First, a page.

Washington, USA - On a cool and rainy Washington State morning we donned our harnesses and stepped into the personnel basket, double clipping onto its frame. The crane was signaled and it gently lifted us off the ground, just adjacent to the last few hundred feet of the Snoqualmie River before it drops over the two hundred seventy three foot high Snoqualmie Falls. We paused mid-air, hanging over a 300 feet drop into the utter darkness of the penstock shaft leading to the underground cavity below. Wow, some days I really like this job.
The Snoqualmie Falls Power Company was founded in 1898. Work had started on an underground power generation plant in 1896 where a shaft was blasted three hundred feet straight down into the earth. A huge cavern was then excavated including a tail-race or tunnel leading to the base of the waterfall. This power generation facility was critical to the early development of nearby Seattle, Washington. Not surprisingly, the plant, which was using Nikola Tesla's 1896 technology (first used at Niagara Falls), had to be updated over time, but eventually could no longer be adequately retrofitted and demanded a significant renovation. After 112 years of nearly constant operation, Plant #1 was shut down and decommissioned in 2010. The entire cavern and above-ground building complex had been deemed as historic structures that could not simply be demolished, despite restrictive construction schedules. RE-USE Consulting was hired to come up with a plan that would inventory, remove, and store salvageable items for later use.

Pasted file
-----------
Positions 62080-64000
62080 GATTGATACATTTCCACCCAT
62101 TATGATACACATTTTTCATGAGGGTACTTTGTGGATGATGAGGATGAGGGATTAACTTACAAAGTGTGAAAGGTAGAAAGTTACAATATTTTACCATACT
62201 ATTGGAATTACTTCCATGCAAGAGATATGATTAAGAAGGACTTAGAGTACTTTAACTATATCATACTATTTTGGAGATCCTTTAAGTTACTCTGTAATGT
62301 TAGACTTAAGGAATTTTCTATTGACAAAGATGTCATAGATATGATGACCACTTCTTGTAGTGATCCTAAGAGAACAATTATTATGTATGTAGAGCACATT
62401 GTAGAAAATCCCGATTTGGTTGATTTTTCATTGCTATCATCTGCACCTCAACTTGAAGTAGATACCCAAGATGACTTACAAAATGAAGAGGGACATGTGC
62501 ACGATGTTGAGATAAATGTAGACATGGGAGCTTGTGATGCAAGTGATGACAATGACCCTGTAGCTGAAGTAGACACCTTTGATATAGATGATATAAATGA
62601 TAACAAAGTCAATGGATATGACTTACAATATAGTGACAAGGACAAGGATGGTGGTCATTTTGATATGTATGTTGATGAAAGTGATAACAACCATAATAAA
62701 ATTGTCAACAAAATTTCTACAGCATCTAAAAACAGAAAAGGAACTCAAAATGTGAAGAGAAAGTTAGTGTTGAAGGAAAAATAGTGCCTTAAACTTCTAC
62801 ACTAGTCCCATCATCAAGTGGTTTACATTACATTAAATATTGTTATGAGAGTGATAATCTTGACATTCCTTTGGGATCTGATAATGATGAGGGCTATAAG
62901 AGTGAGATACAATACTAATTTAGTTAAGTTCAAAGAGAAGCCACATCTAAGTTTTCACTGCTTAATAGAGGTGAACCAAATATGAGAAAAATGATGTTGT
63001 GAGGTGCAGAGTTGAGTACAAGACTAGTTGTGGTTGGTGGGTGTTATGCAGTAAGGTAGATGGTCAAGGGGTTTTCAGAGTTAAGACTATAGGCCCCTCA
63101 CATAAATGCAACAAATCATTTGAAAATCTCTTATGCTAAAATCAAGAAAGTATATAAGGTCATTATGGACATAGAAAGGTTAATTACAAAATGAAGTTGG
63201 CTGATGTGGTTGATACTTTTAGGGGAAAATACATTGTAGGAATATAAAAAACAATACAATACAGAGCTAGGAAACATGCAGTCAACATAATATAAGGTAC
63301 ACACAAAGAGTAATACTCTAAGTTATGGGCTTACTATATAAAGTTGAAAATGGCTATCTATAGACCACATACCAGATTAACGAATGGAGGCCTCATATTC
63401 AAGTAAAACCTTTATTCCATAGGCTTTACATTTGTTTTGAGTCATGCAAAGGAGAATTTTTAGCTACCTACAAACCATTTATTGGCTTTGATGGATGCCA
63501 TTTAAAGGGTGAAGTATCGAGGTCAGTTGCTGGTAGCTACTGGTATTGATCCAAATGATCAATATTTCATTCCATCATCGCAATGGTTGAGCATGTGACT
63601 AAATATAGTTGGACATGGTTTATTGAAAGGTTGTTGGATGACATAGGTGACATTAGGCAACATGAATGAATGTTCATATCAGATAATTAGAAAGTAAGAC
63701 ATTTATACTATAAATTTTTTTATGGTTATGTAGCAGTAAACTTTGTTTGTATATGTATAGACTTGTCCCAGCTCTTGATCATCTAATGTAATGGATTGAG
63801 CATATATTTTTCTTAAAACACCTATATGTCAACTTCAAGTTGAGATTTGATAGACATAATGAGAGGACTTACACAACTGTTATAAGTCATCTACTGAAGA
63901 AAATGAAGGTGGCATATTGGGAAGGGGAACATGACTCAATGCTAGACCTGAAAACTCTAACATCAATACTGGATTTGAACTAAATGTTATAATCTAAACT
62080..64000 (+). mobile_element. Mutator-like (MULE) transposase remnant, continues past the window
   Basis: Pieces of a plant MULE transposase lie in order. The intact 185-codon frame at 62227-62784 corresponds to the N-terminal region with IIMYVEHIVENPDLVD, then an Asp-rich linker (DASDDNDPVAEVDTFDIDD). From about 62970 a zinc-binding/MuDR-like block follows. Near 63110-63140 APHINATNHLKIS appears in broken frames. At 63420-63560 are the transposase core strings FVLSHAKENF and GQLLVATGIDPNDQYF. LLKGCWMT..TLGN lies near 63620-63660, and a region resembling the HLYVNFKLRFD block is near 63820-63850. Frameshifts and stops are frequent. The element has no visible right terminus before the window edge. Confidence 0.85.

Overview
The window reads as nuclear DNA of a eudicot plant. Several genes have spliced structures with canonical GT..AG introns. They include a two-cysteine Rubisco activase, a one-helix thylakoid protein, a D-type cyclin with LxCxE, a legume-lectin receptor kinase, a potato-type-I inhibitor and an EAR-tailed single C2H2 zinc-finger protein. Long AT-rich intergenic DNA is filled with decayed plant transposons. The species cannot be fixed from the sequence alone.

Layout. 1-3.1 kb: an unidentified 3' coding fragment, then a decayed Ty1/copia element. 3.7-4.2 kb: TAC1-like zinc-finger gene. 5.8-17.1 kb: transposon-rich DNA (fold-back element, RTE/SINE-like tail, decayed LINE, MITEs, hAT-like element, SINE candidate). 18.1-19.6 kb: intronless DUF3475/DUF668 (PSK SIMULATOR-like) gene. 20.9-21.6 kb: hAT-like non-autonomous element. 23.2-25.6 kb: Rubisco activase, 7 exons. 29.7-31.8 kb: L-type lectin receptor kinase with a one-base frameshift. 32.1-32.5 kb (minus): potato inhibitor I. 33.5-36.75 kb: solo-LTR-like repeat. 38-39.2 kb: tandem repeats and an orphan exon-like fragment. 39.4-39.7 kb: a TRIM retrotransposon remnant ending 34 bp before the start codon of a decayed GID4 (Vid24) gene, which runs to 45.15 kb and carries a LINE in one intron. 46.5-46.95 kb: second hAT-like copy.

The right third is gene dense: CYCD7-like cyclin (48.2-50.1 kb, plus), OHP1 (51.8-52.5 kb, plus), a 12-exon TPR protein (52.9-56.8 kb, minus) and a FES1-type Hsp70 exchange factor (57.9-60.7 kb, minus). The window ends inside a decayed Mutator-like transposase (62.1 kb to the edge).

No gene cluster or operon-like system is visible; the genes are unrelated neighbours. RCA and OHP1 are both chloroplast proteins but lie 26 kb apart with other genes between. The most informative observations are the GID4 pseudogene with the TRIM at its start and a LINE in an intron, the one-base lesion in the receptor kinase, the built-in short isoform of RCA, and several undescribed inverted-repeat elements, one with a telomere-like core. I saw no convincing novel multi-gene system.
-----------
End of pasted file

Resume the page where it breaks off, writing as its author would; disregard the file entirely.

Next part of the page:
There were several buildings on the site, including the train depot which was to be preserved intact and complimented with reclaimed wooden benches made of wood from the other buildings onsite. The carpentry shop was stabilized, and prepared to be moved intact. The structure was a rustic woodshop and carpentry shop that will eventually house educational displays about the history of the facility. The building was lifted, moved out of harm's way, and staged out of the construction zone. The machine shop, a masonry building with many layers of paint covering the earthquake damaged brick, was scheduled for complete removal. This building was partially deconstructed with arched windows, doors, cabinets, antique lights, timbers, and decking being reclaimed. The same was true of the transformer house, a single story structure with twenty-fix foot high walls and a mezzanine structure. The power panels were all solid marble sheets with massive copper shut-off switches and relays. The one hundred year old gauges and ammeters, many with their original glass covers, still worked until the day that the Plant #1 building was silenced for good. Other items reclaimed from this building included eight round casement-style windows that would tilt in from their central axis.